An itchalik is a dome-shaped shelter  of willow branches and skins.

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The itchalik tent, is a dome-shaped willow framework most often covered by skins-most often from caribou. It is a shelter traditionally used in the Beringia region when the peoples here were nomadic. Then living of the land, the people would move often with the season throughout the year in pursuit of hunting, fishing, and trapping resources. The itchalik was an important part of that freedom of movement. All the materials needed to fashion and maintain the tent were locally available and easily obtained.

The name itchalik comes from from the Iñupiaq word itchaqsraq, meaning "six," and refers to the six skins traditionally used to cover such a structure!

The tents were also sometimes called qaluugvik, which refers to the wooden tent framework...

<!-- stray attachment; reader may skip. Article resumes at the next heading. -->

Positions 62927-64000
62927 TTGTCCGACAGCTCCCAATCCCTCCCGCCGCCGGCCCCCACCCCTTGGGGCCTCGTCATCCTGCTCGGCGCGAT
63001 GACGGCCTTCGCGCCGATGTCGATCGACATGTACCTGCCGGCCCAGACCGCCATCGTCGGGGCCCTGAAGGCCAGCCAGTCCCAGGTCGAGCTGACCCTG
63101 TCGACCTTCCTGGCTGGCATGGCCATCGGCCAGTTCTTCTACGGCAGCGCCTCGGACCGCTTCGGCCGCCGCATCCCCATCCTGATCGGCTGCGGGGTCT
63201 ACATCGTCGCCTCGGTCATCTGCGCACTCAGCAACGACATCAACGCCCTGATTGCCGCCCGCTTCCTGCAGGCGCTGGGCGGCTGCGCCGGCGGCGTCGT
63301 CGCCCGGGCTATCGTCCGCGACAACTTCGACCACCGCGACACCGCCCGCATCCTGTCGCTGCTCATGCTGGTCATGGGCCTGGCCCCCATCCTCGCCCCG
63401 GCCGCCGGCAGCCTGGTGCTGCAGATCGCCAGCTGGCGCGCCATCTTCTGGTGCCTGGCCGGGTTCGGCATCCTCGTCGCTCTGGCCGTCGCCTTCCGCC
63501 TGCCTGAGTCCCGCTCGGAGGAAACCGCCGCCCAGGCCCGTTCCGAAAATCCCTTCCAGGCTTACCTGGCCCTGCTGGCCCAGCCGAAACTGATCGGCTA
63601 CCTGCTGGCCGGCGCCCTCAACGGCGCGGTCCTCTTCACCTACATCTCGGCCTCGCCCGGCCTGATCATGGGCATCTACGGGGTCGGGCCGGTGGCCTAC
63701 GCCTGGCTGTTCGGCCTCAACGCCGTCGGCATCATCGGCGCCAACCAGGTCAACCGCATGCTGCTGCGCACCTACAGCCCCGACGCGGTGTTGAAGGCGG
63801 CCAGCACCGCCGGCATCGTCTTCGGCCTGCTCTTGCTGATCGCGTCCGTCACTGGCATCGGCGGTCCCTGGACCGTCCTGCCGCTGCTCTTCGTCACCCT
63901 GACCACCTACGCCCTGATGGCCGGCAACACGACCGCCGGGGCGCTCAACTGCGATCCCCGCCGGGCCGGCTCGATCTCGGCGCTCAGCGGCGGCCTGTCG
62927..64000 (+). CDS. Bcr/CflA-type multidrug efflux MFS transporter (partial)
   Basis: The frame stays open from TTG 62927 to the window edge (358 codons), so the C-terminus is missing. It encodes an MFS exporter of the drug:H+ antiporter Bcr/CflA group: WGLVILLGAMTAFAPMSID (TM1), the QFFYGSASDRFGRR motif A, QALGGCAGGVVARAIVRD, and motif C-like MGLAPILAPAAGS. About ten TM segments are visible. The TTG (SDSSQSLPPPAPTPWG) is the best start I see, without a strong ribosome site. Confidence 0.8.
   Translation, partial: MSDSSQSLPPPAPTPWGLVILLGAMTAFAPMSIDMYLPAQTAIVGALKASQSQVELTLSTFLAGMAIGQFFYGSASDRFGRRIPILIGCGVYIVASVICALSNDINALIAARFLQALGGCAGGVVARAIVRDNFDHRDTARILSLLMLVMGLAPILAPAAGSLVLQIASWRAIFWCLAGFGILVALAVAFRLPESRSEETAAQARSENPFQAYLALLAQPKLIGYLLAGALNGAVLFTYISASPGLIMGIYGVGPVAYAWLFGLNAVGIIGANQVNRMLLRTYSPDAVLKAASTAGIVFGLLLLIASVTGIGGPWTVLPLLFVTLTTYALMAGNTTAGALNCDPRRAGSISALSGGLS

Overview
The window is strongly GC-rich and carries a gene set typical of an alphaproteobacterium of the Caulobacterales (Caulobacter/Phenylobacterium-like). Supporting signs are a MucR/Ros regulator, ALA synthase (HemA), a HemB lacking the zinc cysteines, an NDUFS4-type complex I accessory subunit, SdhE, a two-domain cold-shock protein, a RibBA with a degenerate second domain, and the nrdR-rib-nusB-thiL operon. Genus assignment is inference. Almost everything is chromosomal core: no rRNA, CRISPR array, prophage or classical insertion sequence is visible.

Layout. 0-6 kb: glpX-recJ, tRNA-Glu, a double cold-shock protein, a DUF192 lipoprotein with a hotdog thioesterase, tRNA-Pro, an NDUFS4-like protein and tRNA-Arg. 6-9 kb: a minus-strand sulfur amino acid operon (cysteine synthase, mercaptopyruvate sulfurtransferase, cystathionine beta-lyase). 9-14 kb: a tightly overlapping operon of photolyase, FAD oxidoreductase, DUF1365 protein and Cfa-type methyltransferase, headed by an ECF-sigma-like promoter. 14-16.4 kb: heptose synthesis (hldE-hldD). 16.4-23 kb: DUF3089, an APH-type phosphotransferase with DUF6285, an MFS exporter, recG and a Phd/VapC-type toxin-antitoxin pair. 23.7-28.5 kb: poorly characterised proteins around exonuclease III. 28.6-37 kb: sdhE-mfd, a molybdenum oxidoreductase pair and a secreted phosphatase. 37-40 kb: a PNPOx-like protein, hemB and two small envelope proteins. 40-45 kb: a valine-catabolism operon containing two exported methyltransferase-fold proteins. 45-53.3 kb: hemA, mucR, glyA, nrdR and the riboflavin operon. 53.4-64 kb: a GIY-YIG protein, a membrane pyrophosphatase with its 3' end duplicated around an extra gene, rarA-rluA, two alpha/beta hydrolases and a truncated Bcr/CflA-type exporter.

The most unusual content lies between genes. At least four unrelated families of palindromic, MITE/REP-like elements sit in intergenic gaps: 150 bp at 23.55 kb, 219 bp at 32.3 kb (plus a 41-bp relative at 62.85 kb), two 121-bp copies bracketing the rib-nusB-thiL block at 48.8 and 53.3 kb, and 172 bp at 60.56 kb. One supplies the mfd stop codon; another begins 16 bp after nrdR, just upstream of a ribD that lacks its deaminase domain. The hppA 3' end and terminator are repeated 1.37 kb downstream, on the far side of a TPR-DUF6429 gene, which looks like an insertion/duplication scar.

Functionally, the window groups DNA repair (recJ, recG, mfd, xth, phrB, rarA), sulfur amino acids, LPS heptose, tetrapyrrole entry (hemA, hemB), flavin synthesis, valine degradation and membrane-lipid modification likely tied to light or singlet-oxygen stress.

The itchalik was traditionally used in all seasons and all kinds of weather. Its sturdy dome shape and round floor plan made it capable of withstanding the strongest Arctic gales, while its skin covering kept it warm in the bitter cold of winter and cool in the heat of summer.

During wintertime, the tent was outfitted with two sets of skins: a fully furred inner set with the hair side facing outward, covered by a second outer set of skins with hair removed. Under extreme conditions, the tent could be covered with several inches of snow that provided additional insulation. When the tent was disassembled, this was done from the inside, leaving the hardened snow dome intact and available for use by any other travelers who might happen along later. In summer, the heavy inner set of skins was safely cached and only the light, waterproof outer set of dehaired skins was used to cover the frame.If people were traveling very light, they might carry only the tent skins, and improvise a set of poles from willows along the way!